The authors examined associations between marital quality and both general life satisfaction and experienced (momentary) well-being among older husbands and wives, the relative importance of own versus spouse’s marital appraisals for well-being, and the extent to which the association between own marital appraisals and well-being is moderated by spouse’s appraisals. Data are from the 2009 Disability and Use of Time daily diary supplement to the Panel Study of Income Dynamics (N = 722). One’s own marital satisfaction is a sizable and significant correlate of life satisfaction and momentary happiness; associations do not differ significantly by gender. The authors did not find a significant association between spouse’s marital appraisals and own well-being. However, the association between husband’s marital quality and life satisfaction is buoyed when his wife also reports a happy marriage, yet flattened when his wife reports low marital quality. Implications for understanding marital dynamics and well-being in later life are discussed.
The relationship between women’s objective physical attractiveness and their dieting motivations and behaviors may depend upon their social environment-specifically, their romantic partners' attractiveness-such that less attractive women with more attractive partners may be particularly motivated to diet. Theoretically, men’s dieting motivations should not depend on their partners' attractiveness. We tested this possibility using a sample of 223 U.S. newlywed spouses. After completing measures assessing dieting motivations, each participant was photographed; we used those photographs to code spouses' objective facial and body attractiveness. Results demonstrated that own and partner attractiveness interacted to predict only women’s dieting motivations and behaviors. Less attractive wives married to more (versus less) attractive husbands reported more dieting motivations and behaviors. In contrast, men’s dieting motivations were not significantly associated with their own and their partners' attractiveness. These findings highlight the value of adopting a dyadic approach to understanding dieting motivations.
- Proceedings. Biological sciences / The Royal Society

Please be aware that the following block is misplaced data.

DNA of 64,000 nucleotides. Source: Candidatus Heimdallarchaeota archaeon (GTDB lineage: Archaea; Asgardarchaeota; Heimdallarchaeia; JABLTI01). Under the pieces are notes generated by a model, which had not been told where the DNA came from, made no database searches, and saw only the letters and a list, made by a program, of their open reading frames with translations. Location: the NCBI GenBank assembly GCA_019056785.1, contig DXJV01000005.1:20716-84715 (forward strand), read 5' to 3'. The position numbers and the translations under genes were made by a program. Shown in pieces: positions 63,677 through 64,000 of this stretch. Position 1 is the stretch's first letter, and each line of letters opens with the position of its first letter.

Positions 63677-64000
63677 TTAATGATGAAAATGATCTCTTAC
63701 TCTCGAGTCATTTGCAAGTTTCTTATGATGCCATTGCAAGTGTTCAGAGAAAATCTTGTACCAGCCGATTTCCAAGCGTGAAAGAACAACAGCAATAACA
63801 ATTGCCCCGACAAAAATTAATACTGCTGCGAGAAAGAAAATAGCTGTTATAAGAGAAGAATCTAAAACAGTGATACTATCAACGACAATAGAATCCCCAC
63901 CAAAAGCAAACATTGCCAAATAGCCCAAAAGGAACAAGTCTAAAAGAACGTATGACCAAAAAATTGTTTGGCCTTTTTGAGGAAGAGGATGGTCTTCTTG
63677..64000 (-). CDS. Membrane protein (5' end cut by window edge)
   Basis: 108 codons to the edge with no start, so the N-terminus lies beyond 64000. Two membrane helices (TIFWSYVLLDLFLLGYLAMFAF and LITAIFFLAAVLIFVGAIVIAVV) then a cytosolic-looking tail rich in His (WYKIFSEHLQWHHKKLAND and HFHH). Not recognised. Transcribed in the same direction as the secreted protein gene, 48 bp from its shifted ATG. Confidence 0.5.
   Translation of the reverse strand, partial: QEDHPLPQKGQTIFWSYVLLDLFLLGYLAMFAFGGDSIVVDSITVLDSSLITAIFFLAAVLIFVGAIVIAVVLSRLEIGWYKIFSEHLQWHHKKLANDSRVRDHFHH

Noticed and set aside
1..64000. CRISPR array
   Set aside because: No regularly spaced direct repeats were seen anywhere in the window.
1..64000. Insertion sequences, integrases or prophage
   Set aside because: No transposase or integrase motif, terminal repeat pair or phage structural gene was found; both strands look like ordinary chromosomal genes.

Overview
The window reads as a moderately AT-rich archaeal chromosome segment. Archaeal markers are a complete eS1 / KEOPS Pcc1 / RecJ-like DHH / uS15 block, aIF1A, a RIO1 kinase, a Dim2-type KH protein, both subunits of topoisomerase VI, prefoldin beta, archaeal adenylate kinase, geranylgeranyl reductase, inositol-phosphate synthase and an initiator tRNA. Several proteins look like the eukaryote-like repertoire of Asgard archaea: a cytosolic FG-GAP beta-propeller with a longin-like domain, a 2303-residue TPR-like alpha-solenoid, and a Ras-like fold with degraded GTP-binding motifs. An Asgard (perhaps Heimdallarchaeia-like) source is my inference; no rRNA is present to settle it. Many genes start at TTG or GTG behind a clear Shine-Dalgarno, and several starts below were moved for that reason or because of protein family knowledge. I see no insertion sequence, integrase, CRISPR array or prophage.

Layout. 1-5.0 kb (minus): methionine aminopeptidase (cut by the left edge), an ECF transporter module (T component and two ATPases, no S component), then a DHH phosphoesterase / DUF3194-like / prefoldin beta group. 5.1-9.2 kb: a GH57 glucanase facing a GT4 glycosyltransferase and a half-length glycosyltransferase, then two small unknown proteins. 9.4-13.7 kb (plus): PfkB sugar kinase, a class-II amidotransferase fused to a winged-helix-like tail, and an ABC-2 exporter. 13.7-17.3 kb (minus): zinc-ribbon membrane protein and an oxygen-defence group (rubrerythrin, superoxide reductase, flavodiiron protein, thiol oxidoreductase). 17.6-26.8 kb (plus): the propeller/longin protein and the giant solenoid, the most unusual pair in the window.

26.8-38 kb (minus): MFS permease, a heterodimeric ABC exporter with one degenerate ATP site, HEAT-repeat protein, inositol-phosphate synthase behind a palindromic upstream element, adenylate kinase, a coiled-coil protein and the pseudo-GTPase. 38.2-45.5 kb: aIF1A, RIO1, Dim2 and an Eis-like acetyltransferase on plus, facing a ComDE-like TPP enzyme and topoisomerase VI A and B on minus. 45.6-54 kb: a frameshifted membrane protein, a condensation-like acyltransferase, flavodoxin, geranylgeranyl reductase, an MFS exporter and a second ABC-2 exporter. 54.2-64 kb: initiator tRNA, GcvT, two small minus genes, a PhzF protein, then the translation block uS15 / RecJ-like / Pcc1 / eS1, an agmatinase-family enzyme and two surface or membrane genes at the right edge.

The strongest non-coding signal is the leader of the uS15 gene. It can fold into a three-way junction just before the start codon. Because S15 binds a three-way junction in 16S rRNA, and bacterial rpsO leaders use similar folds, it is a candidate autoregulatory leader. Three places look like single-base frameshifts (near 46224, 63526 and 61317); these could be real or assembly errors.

- Published over 5 years ago
The matrilineal Mosuo of southwest China live in large communal houses where brothers and sisters of three generations live together, and adult males walk to visit their wives only at night; hence males do not reside with their own offspring. This duolocal residence with ‘walking’ or ‘visiting’ marriage is described in only a handful of matrilineal peasant societies. Benefits to women of living with matrilineal kin, who cooperate with child-care, are clear. But why any kinship system can evolve where males invest more in their sister’s offspring than their own is a puzzle for evolutionary anthropologists. Here, we present a new hypothesis for a matrilineal bias in male investment. We argue that, when household resources are communal, relatedness to the whole household matters more than relatedness to individual offspring. We use an inclusive fitness model to show that the more sisters (and other closely related females) co-reside, the more effort males should spend working on their sister’s farm and less on their wife’s farm. The model shows that paternity uncertainty may be a cause of lower overall work rates in males, but it is not likely to be the cause of a matrilineal bias. The bias in work effort towards working on their natal farm, and thus the duolocal residence and ‘visiting marriage’ system, can be understood as maximizing inclusive fitness in circumstances where female kin breed communally.
Mortality risk is lower in married than in unmarried men and women. However, little is known about the association between mortality and relationship status in South Africa where marriage rates are low, migration is common, many couples are not co-resident and HIV prevalence is high.